Zidovudine has been shown to delay the progression of HIV infection to AIDS in people who do not have any AIDS symptoms yet. It has also been shown to increase the survival rate and decrease the chances of infections in people with AIDS. Zidovudine is often used in combination with two or more other HIV medications as part of Highly Active Antiretroviral Therapy (HAART).
Zidovudine is also used to help prevent the transmission of HIV from a pregnant mother to her baby. In one study, the virus was transmitted to the baby 7.8 percent of the time when zidovudine was used, compared to 24.9 percent when the drug was not used.
General considerations for when and how to take zidovudine include the following:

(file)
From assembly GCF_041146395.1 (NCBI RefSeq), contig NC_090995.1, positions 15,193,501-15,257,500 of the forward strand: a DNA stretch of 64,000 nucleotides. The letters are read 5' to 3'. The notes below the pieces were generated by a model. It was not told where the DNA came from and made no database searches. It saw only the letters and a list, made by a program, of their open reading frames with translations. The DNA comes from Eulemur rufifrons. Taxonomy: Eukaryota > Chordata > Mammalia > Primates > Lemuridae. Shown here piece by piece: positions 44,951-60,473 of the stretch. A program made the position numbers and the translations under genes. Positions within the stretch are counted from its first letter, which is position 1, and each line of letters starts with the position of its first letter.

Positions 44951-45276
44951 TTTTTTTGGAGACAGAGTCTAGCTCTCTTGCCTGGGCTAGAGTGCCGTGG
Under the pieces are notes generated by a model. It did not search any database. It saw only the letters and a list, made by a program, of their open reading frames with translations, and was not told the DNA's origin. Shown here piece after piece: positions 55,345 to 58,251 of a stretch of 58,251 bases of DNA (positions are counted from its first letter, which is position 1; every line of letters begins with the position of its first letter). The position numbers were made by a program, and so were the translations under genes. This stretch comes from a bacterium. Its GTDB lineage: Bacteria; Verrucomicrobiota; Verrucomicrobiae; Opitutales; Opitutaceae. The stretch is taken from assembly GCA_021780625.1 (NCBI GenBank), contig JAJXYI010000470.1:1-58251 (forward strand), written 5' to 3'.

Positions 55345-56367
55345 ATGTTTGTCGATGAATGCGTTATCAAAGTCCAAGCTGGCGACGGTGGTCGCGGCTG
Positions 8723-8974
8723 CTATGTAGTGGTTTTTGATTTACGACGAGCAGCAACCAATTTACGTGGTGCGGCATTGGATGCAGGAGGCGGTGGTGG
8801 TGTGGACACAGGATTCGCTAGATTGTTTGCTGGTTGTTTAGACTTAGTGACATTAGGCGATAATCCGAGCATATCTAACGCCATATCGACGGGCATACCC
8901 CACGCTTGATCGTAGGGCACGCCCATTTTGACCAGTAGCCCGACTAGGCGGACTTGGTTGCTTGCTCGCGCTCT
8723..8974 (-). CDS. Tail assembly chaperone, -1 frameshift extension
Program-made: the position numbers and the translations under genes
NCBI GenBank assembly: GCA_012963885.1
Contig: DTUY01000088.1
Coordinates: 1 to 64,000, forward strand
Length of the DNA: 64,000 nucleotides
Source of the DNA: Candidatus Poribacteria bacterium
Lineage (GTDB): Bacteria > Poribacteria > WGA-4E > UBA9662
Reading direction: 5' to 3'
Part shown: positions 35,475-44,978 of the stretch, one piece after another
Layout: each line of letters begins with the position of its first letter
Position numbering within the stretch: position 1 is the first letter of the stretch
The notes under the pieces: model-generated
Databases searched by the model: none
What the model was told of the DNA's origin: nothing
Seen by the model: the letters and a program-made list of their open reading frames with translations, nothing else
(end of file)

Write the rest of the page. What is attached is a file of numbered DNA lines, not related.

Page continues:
- The medication comes in several forms, including tablets, capsules, and syrup. It is taken by mouth two to five times a day, depending on several factors.
- Zidovudine also comes in an injectable form that is given by IV, often during labor to help prevent the transmission of HIV from a mother to her baby.
- You can take zidovudine with or without food. If the medicine bothers your stomach, try taking it with food.
- For the medication to work properly, it must be taken as prescribed. It is very important that you closely follow your healthcare provider's instructions about taking zidovudine. Missing doses can increase the chances of the virus developing resistance to zidovudine (thereby making it less effective).
The dose of zidovudine that your healthcare provider recommends will vary, depending on a number of factors, including:
- Your age
- Your height and weight (particularly for children)
- Other medical conditions you have
- Other medications (especially other HIV drugs) you are currently taking.
As always, do not adjust your dose unless your healthcare provider specifically instructs you to do so.
(Click Zidovudine Dosing for more information.)